Digital MarketingSearch MarketingGoogle Holds on to AOL’s Search Business

Google Holds on to AOL's Search Business

Google will supply search results and search ads across AOL properties until at least 2015.

Having suggested it was considering multiple companies to provide search technology and search ads across its global properties, AOL has opted to renew its partnership with market leader Google until 2015. Financial terms of the deal were not disclosed.

The agreement is essentially a renewal of the one the pair initially reached back in 2002 – and subsequently renewed in 2005 – but extends to include search activity from mobile devices as well as desktops. AOL-owned video content will also be featured on Google’s video site YouTube as part of the arrangement.

“Today is another important step in the turnaround of AOL,” the company’s Chairman and CEO Tim Armstrong commented in a press release, adding, “All aspects of our partnership will be improved by this deal.”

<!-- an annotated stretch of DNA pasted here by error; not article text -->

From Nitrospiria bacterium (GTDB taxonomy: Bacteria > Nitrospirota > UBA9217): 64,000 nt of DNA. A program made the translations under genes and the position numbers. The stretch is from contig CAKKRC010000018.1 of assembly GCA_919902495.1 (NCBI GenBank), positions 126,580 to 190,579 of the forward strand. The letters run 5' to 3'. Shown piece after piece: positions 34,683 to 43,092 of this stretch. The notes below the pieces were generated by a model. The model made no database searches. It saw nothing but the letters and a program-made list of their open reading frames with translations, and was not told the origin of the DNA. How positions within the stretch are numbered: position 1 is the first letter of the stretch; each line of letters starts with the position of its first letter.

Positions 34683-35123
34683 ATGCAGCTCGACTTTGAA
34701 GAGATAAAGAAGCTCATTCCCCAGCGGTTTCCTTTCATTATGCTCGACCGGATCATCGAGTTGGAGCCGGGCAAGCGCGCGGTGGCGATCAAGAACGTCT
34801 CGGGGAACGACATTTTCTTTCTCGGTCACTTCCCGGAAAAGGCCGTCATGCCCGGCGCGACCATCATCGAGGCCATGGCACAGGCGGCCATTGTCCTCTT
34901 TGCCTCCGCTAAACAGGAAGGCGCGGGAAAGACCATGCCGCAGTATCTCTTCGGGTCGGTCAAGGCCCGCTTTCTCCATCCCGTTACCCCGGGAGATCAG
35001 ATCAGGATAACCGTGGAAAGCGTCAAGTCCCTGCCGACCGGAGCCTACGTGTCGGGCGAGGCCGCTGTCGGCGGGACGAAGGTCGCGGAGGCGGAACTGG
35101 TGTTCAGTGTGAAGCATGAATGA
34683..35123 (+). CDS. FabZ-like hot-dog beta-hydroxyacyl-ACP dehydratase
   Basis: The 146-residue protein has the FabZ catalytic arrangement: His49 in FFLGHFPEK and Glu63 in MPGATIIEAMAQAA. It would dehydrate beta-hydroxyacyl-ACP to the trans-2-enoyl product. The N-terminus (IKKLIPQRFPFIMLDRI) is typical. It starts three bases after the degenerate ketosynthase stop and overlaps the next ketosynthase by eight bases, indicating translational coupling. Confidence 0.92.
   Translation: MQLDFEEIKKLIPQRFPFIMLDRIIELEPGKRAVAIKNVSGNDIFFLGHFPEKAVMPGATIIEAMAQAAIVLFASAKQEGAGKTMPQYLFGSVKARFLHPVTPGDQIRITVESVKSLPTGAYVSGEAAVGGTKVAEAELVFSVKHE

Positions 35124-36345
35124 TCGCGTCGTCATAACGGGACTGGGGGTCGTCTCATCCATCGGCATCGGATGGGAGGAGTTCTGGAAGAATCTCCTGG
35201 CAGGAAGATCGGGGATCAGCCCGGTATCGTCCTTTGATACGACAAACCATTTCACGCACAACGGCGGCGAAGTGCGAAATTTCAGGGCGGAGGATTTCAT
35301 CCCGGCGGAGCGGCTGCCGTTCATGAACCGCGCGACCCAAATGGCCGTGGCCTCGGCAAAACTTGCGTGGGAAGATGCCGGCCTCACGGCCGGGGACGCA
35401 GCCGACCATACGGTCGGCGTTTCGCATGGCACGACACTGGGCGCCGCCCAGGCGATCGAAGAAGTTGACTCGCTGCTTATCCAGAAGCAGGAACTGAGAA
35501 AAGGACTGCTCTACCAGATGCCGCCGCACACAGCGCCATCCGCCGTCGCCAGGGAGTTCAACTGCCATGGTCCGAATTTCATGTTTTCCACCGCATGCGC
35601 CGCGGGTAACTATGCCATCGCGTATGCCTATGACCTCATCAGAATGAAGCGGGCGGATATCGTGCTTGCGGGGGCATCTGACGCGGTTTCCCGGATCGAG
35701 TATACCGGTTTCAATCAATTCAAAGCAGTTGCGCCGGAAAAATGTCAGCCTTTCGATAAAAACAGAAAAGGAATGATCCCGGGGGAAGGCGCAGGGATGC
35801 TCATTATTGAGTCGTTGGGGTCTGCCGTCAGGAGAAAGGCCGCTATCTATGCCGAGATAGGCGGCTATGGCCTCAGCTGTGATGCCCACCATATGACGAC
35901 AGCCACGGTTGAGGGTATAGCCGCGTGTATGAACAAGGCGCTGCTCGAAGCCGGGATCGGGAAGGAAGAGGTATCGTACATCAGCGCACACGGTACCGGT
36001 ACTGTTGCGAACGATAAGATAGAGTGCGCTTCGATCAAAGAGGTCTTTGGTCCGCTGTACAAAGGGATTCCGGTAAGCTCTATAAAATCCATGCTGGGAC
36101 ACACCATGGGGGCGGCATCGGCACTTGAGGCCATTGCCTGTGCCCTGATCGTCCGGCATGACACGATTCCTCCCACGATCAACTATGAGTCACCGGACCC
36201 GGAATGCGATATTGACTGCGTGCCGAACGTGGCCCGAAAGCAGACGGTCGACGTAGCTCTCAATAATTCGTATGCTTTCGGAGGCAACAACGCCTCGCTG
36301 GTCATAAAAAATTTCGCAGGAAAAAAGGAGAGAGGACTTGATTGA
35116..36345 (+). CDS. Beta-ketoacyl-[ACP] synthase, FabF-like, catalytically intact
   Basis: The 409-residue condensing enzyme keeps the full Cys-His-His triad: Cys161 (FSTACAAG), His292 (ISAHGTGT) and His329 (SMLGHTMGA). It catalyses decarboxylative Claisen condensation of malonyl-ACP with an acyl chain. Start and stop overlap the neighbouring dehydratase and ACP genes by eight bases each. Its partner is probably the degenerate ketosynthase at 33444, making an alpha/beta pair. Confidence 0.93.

AOL said in July that it was considering “at least three” potential search partners, suggesting it may choose to partner with Microsoft for at least some of that technology. Under the terms of the new deal, however, Google will now be its exclusive search provider for AOL’s global properties for a period of five years at least.

AOL sites accounted for around 2.3 percent of U.S. searches in July, according to comScore, and with Microsoft and Yahoo’s search alliance currently scrapping for any market share it can get its hands on, the renewal of the AOL deal will likely be seen as a victory for Google.

Google Chairman and CEO Eric Schmidt said the company is “excited” to deepen its partnership, and placed particular emphasis on the mobile and video elements of the arrangement. “It’s particularly exciting to see our relationship expand into video and mobile. These areas are now at the heart of users’ online experiences and at the core of both of our businesses,” he commented.”

Financial terms of the deal were not disclosed, but the relationship generated around $700 million a year for AOL in 2008 and 2009. The current contract expires officially in December, suggesting a deal was reached by the two companies ahead of deadline.

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